What happens if I get fired while on workers’ compensation benefits?

In New York it is illegal for your employer to fire you in retaliation for filing a workers’ compensation claim. That means that your employer can’t fire you simply because you filed a claim. However, that doesn’t mean that you can’t be fired while you have an open workers’ compensation file. Sometimes, employers are forced to let disabled employees go because they simply can’t wait for the injured person to get better and return to work. In that situation, it is completely legal to let you go, unless of course you have a contract of employment, union bargained or otherwise. If you are let go, workers’ compensation will continue to pay your wages until your doctor releases you back to work.

But let’s say you already returned to work with restrictions, such as a limit on how much you can lift or how long you can stand. If you lose your job for any reason, whether you are fired for cause, down-sized or let go from work because you can no longer do the job as a result of these restrictions, then workers’ compensation will continue to pay you some amount of wages (reduced by your degree of disability). For instance, if you are 50% disabled with restrictions that prevent you from doing your job and your employer lets you go, you will receive 50% of your total compensation rate until such time as you start another job or the doctor says your degree of disability has changed.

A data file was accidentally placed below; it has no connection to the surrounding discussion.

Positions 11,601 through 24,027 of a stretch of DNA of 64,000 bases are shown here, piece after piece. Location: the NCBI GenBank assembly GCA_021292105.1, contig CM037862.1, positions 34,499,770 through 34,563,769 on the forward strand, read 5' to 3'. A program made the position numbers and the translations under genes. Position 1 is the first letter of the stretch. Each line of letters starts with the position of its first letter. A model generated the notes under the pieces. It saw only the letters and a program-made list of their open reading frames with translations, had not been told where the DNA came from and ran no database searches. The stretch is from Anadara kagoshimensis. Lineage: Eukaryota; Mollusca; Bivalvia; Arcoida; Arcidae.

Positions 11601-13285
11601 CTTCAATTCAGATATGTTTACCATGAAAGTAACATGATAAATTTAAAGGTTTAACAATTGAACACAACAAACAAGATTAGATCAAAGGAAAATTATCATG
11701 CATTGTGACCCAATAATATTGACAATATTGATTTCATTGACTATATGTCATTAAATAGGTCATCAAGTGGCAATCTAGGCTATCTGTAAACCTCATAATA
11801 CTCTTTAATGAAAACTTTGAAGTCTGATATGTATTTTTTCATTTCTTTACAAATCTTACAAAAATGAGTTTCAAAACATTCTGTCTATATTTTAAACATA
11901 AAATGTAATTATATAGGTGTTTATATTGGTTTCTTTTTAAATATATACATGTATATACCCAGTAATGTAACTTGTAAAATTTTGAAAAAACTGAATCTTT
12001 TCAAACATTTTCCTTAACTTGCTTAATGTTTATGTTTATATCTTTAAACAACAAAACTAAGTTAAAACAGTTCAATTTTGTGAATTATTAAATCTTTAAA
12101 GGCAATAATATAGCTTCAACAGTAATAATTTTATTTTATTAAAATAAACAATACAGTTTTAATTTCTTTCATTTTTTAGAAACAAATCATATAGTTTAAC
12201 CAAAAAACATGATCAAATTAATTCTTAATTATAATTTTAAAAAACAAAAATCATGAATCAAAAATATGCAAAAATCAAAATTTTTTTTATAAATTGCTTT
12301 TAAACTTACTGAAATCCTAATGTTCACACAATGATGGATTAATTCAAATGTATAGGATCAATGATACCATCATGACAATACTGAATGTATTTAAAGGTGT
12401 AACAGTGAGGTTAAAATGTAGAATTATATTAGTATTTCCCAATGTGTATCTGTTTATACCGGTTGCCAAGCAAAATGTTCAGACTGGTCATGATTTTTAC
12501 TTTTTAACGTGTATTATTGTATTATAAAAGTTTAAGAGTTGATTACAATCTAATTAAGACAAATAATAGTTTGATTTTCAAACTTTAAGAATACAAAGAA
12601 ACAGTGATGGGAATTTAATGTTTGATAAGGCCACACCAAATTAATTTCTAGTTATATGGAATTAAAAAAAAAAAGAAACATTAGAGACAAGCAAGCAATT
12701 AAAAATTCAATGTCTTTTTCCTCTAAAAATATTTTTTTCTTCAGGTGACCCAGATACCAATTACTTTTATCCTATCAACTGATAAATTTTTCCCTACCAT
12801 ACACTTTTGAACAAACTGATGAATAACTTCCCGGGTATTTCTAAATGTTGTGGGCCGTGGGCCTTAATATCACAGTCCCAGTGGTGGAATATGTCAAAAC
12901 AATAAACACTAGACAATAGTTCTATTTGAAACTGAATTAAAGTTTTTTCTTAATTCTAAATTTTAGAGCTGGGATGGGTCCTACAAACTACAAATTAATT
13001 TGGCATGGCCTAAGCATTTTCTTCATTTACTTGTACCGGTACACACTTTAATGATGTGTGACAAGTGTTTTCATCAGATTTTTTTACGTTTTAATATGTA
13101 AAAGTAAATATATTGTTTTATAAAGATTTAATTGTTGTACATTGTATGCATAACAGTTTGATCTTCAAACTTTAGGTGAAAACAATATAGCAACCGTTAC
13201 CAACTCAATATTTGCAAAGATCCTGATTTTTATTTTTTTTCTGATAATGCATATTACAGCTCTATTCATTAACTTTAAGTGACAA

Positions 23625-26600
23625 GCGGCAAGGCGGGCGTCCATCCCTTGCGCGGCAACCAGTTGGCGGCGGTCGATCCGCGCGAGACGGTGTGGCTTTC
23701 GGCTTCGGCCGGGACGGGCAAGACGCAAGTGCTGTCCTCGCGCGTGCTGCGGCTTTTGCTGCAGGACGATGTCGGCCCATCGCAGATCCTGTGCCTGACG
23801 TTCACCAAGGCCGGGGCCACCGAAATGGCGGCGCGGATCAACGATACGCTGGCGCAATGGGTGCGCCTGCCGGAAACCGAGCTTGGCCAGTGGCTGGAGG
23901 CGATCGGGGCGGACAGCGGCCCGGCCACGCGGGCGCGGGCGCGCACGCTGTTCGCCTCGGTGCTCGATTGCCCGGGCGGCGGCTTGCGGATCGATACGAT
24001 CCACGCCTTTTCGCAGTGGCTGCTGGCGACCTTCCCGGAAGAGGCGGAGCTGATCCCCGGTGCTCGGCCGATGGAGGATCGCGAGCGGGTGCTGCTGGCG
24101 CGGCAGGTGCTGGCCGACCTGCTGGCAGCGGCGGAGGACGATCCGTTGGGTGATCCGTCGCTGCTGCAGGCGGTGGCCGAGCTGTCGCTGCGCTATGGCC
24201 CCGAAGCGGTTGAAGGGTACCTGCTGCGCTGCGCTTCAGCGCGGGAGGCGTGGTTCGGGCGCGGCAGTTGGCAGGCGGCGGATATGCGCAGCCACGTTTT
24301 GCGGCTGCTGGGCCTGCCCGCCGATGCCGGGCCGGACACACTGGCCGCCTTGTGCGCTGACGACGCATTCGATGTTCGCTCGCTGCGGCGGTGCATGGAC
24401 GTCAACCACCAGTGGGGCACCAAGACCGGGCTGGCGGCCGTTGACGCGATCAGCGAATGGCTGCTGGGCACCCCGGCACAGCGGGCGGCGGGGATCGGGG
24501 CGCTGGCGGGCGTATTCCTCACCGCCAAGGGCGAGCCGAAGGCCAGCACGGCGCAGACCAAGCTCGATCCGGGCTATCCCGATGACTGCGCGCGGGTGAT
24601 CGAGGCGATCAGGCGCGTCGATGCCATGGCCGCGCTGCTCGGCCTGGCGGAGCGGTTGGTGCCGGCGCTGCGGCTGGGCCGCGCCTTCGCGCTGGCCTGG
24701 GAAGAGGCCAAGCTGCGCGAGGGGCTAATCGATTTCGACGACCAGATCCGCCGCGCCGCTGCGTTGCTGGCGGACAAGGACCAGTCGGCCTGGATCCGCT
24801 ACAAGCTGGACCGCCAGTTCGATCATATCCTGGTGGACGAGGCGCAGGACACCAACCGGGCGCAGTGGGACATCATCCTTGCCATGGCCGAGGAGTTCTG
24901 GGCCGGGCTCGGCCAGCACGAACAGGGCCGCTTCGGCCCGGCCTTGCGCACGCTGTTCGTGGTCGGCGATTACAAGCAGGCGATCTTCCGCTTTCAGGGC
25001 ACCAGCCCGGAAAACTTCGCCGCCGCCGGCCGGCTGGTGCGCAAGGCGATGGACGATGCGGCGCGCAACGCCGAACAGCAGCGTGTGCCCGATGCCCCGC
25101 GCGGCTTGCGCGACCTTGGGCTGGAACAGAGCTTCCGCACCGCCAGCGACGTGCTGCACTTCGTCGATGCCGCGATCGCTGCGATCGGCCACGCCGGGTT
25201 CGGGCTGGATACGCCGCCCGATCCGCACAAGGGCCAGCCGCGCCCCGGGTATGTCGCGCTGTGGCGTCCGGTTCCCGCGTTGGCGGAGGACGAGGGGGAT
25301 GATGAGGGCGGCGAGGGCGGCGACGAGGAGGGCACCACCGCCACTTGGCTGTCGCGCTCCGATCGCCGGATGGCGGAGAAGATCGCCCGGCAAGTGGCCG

Keep in mind, however, that if you are partially disabled and out of work you MUST maintain attachment to the labor market in order to continue to collect workers’ compensation wage benefits!

If you have questions about being fired while receiving workers’ compensation benefits call Segar & Sciortino to speak with one of our experienced Workers’ Compensation attorney advocates.

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